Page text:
FotoFest 2006











When it comes to political violence, we want witnesses and demand sacrifice, and sometimes the two come together. Every day, professional witnesses get into position to show us what is happening far away and out of sight. We want to see the broken bodies and sorrowful faces of those who do not have our privileges or protections. We want to be connected to these unfortunates through images. Why? Because we feel responsible to them, and we like feeling responsible for them. Their suffering gives us a context for our comforts and a distant focus for our empathy.

The rules for this exchange are remarkably inflexible. We want those who take on the work of witnessing to show us things in the right order and in a certain light, within strict rules or propriety. It is permissible to tease the edges of these proprieties in fact, we reward such flirtations with prizes but not to be too insistent about it. An excess of truth can be a dangerous thing. Or, as T.S. Eliot had it in a poem about redemption, “Human kind cannot bear very much reality.”

Alfredo Jaar’s The Sound of Silence is a threnody for South African photographer Kevin Carter, a committed witness who became a tragic sacrifice and a scapegoat for our guilty desire to see images of others’ suffering.

Blaming the photographer who makes these images is like blaming the soldier for what’s going on in Iraq. The photographer and the soldier are our representatives, our surrogates. We put them in position to do our bidding. The troops didn’t start the war and they don’t decide how it is prosecuted. Photojournalists take the kind of pictures that they know they can sell to news organizations, who sell them to us. Kevin Carter wouldn’t have gone to Sudan on his own. We put him there. We put him in front of that starving child, and then accused him od moral detachment for making the image we wanted him to make. Where is our moral engagement in this? Where is our complicity? And where is our forgiveness?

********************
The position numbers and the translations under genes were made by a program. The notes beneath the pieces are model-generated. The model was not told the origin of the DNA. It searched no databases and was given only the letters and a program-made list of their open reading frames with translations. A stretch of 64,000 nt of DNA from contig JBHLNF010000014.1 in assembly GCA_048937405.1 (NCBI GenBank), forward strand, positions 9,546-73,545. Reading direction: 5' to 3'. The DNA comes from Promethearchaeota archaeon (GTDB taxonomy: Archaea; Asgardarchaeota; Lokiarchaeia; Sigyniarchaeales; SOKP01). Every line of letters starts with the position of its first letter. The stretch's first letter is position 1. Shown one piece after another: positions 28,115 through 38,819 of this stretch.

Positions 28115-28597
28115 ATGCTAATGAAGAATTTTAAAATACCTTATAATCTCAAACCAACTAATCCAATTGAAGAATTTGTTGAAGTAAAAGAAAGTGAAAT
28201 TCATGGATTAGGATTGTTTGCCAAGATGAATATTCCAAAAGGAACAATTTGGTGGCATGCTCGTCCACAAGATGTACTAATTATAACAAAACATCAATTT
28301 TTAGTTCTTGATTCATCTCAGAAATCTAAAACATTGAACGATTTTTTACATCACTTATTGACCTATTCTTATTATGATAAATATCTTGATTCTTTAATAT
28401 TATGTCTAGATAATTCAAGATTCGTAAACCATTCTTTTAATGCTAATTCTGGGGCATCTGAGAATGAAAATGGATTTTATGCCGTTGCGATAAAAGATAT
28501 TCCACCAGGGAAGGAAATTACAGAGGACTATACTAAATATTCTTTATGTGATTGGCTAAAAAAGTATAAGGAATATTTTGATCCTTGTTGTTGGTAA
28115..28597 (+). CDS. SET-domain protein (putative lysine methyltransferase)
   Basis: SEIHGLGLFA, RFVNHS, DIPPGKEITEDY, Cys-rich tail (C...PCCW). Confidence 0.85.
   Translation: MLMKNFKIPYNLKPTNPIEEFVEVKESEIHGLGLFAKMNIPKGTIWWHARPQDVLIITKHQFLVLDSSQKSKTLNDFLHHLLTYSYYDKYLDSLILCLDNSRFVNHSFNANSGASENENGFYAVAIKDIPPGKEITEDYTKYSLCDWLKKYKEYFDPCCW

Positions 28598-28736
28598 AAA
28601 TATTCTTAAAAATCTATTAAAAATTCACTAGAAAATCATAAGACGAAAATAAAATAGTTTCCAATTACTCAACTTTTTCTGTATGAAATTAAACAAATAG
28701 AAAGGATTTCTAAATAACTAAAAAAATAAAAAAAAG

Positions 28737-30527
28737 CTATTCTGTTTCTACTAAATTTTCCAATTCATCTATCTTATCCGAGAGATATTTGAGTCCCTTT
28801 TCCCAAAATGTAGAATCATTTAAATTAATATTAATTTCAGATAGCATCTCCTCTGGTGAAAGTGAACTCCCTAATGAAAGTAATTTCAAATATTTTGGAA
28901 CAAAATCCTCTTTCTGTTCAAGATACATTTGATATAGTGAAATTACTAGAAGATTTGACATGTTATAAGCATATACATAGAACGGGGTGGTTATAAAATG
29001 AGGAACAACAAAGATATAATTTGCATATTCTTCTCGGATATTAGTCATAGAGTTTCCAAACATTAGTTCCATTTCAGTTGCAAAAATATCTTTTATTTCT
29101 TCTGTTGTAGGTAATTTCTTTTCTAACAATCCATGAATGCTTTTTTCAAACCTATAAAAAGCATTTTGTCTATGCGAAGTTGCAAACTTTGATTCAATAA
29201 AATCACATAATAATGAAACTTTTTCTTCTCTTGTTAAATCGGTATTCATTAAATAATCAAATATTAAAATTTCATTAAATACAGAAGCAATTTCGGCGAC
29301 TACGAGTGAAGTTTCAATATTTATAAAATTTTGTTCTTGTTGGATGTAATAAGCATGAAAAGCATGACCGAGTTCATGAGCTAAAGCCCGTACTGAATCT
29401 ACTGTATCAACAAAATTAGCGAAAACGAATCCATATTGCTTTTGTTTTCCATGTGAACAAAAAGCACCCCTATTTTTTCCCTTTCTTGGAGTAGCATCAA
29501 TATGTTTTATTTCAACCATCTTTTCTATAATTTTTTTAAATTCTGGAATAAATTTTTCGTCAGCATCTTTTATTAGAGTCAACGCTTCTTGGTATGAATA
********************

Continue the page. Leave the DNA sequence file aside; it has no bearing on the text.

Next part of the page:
David Levi Strauss
Excerpt from his essay in the FOTOFEST2006 Catalogue


The Sound of Silence

FotoFest International commissioned a new video installation, created by internationally known visual artist Alfredo Jaar for the FOTOFEST2006 Biennial and the theme Artists Responding to Violence. The installation, The Sound of Silence, is a work that Alfredo Jaar has wanted to do for several years. It is a penetrating and haunting work that confronts the question of the role of public media and private ethics, vis a vis social tragedy and human suffering. The Sound of Silence was a centerpiece of the FOTOFEST2006 Biennial.


Alfredo Jaar is an artist, architect, and filmmaker, who lives and works in New York. He was born in Santiago de Chile in 1956. His work has been shown extensively around the world.  Important individual exhibitions include the New Museum of Contemporary Art in New York (1992), Whitechapel in London (1992), the Museum of Contemporary Art in Chicago (1992), the Pergamon Museum in Berlin (1992), the Moderna Museet in Stockholm (1994), the Red Cross Museum in Geneva (2000), Museum of Fine Arts in Houston (2005) and the Museum of Contemporary Art in Rome (2005).  He received a Guggenheim Fellowship in 1985 and was named a MacArthur fellow in the year 2000. The artist’s Rwanda Project 1994-2000 has been seen around the world.  More than thirty publications have been published on his work.

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